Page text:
A landscaped garden adds elegance through color, height, design, and theme. Many homeowners have desired garden features they have always wanted to implement but lack the knowledge and time to realize these projects on their own. Landscape architects can help you realize a vision or a long-held dream when it comes to designing your backyard landscape. If you want to incorporate a garden design into your landscape, learn how a landscape architect can work with you to implement your project.
Popular Garden Themes
A cactus or dry garden is ideal for Arizona yards, and a good choice environmentally. Cactus and succulents need little to no supplementary watering, are native to the area, and thrive with little care. Naturalistic elements — like dry streambeds or stone pathways — add visual interest and intrigue to desert gardens.
Incorporating elements of hardscaping, formal gardens are simple and strong. Many have walkways designed to bring viewers through the garden and even into small seating areas. Formal gardens tend to be restrained in design and color palette, focusing on order and structure. Water features, decorative urns, statuary, and garden art mix with shrubs and plants in a formal garden. Mock orange or boxwood work well in Arizona yards and mimic the formal English shrubbery common in these gardens. Vining plants like primrose jasmine, cape honeysuckle, or bougainvillea can be trellised along an arbor for a dramatic formal garden entrance.
Even in the Southwest, you can have a Japanese-style Zen garden. Monochromatic greens mix with rocks, gravel, dwarf trees, and other plants. Zen gardens are a natural match for shade yards. Desert shade plants for Zen gardens include foxtail ferns, Asian jasmine, heavenly bamboo, Japanese boxwood, and umbrella grass. Cactus and succulents can be interspersed in the Zen garden to add dramatic visual interest.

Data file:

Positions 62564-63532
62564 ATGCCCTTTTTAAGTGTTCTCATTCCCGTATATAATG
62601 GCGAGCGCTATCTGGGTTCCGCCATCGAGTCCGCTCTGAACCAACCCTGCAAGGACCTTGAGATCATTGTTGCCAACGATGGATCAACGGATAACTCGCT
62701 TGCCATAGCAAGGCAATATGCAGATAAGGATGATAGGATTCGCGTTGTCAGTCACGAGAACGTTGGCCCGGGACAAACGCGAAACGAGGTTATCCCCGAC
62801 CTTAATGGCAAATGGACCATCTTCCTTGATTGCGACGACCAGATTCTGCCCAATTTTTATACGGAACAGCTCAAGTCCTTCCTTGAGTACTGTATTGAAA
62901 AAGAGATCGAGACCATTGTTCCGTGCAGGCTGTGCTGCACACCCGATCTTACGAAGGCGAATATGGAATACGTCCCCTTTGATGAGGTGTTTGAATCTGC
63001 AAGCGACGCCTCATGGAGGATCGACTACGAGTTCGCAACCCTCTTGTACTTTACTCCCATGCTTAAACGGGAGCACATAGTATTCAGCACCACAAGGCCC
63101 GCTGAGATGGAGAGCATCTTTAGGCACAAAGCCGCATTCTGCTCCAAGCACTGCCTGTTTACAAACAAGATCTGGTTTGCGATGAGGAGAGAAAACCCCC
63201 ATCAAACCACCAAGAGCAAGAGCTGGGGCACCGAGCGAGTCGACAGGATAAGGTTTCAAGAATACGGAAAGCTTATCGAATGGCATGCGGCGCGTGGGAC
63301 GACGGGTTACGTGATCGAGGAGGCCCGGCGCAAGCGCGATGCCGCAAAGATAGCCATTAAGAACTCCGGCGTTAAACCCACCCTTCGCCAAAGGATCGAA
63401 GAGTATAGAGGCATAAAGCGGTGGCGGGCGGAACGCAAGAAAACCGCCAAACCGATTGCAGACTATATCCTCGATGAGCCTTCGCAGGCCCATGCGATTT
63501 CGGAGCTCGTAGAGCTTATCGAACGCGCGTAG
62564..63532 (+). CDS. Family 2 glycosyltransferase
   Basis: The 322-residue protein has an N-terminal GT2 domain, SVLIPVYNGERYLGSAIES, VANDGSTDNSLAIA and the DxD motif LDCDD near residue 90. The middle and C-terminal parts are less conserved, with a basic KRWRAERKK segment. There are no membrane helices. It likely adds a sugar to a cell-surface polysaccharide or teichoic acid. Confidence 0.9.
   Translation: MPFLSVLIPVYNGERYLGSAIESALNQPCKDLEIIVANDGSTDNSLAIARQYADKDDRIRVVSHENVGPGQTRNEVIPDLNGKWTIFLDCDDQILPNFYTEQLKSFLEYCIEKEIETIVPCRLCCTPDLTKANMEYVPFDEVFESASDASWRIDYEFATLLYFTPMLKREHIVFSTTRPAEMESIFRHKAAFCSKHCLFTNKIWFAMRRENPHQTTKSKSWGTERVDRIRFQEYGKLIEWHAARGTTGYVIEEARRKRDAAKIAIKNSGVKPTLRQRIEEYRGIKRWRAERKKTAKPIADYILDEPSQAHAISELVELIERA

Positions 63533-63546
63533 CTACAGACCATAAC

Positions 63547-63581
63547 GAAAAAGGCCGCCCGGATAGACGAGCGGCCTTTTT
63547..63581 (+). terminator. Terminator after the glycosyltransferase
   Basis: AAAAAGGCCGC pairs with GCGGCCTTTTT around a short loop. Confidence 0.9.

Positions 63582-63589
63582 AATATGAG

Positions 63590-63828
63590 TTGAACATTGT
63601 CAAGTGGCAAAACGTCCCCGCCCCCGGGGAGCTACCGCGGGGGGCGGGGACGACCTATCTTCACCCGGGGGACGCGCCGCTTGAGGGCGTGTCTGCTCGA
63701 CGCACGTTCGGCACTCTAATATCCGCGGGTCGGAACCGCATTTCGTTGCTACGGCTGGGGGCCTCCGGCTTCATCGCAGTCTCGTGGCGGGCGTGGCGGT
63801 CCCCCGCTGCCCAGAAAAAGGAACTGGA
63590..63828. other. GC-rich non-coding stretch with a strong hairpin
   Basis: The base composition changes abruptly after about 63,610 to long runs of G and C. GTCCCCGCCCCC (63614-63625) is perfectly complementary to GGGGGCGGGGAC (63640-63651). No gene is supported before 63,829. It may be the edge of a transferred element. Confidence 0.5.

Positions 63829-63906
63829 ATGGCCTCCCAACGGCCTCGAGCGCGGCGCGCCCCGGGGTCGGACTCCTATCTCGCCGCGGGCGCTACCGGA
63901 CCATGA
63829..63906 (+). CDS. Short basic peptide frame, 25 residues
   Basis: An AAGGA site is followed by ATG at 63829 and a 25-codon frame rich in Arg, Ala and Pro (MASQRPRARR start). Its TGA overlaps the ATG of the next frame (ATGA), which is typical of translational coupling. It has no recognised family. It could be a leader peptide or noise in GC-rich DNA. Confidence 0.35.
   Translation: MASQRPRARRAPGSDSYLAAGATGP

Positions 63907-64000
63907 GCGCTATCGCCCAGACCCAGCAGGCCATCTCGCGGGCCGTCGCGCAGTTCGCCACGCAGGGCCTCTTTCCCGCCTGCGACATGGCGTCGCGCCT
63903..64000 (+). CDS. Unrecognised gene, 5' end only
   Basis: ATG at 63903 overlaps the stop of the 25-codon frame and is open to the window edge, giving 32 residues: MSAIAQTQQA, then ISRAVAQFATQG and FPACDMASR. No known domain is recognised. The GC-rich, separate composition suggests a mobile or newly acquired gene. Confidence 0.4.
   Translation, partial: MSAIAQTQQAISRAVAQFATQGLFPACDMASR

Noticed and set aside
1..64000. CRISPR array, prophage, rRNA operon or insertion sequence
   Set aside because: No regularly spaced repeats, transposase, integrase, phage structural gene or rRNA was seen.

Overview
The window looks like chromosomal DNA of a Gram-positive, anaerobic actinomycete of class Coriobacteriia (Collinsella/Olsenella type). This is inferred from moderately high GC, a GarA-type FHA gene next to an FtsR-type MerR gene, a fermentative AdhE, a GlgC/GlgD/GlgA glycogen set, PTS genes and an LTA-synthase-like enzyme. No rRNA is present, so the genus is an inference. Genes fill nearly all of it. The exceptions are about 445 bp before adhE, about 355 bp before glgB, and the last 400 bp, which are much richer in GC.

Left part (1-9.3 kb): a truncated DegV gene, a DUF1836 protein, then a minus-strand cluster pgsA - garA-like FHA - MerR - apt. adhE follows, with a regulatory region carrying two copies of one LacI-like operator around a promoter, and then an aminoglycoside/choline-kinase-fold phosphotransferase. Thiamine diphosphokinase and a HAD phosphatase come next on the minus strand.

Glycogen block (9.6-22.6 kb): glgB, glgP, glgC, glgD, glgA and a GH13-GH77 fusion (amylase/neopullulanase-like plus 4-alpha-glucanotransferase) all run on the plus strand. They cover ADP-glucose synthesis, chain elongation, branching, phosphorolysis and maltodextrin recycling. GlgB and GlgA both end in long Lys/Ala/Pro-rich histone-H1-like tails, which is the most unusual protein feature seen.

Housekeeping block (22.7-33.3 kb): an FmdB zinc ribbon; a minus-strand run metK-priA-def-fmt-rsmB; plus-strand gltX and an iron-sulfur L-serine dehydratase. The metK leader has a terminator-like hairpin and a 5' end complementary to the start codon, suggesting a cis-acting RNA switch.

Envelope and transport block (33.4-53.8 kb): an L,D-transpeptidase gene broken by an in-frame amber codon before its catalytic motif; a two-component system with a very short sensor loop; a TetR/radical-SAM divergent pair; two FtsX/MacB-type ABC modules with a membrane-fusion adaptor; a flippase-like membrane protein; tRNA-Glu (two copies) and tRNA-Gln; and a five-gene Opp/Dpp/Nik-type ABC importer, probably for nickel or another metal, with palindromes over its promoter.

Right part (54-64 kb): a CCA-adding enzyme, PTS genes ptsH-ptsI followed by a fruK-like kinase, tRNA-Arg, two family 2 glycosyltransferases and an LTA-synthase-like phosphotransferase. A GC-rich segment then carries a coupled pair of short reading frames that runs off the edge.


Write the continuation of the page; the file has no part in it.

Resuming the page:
Mixed Grass Meadow
Mixed tall grasses add privacy to the home, and delight with texture and color. Desert grasses and wildflowers are colorful, visually interesting, and can be low-maintenance. Deer grass, blue grama, pink muhly, and Mexican thread grass are among the desert grasses suitable for landscaping.
It’s best to consider climate when choosing a garden design. Plants will thrive best and require less care when they are native to the Arizona climate.
Working With a Landscape Architect
Once you have an idea of which type of garden you want, gather inspiration. Browse online galleries of arboretums or gardens, walk around your neighborhood and take pictures of yards you love, or read garden magazines and tear out your favorite images. Be mindful of the Arizona climate when selecting these plants.
When interviewing landscape architects, it can be helpful to have a theme in mind. This way, you can discuss the scope of your project with your landscape architect and select someone who has experience designing the type of garden you want.
Any landscape architect will have a portfolio of past projects, which you can review. By looking at the portfolio, sharing inspirational images of your garden wish list, and talking about your goals with the landscape designer, you can select the right person for the job. Then you can work together with the landscape designer to approve sketches, select preferred plants, and sign off on the final plans.
Ultimately, a garden design is a collaboration between you as homeowners and your landscape architect as the garden builder. It’s essential to choose a landscape architect who has the skills, vision, and knowledge to fully implement the garden you want.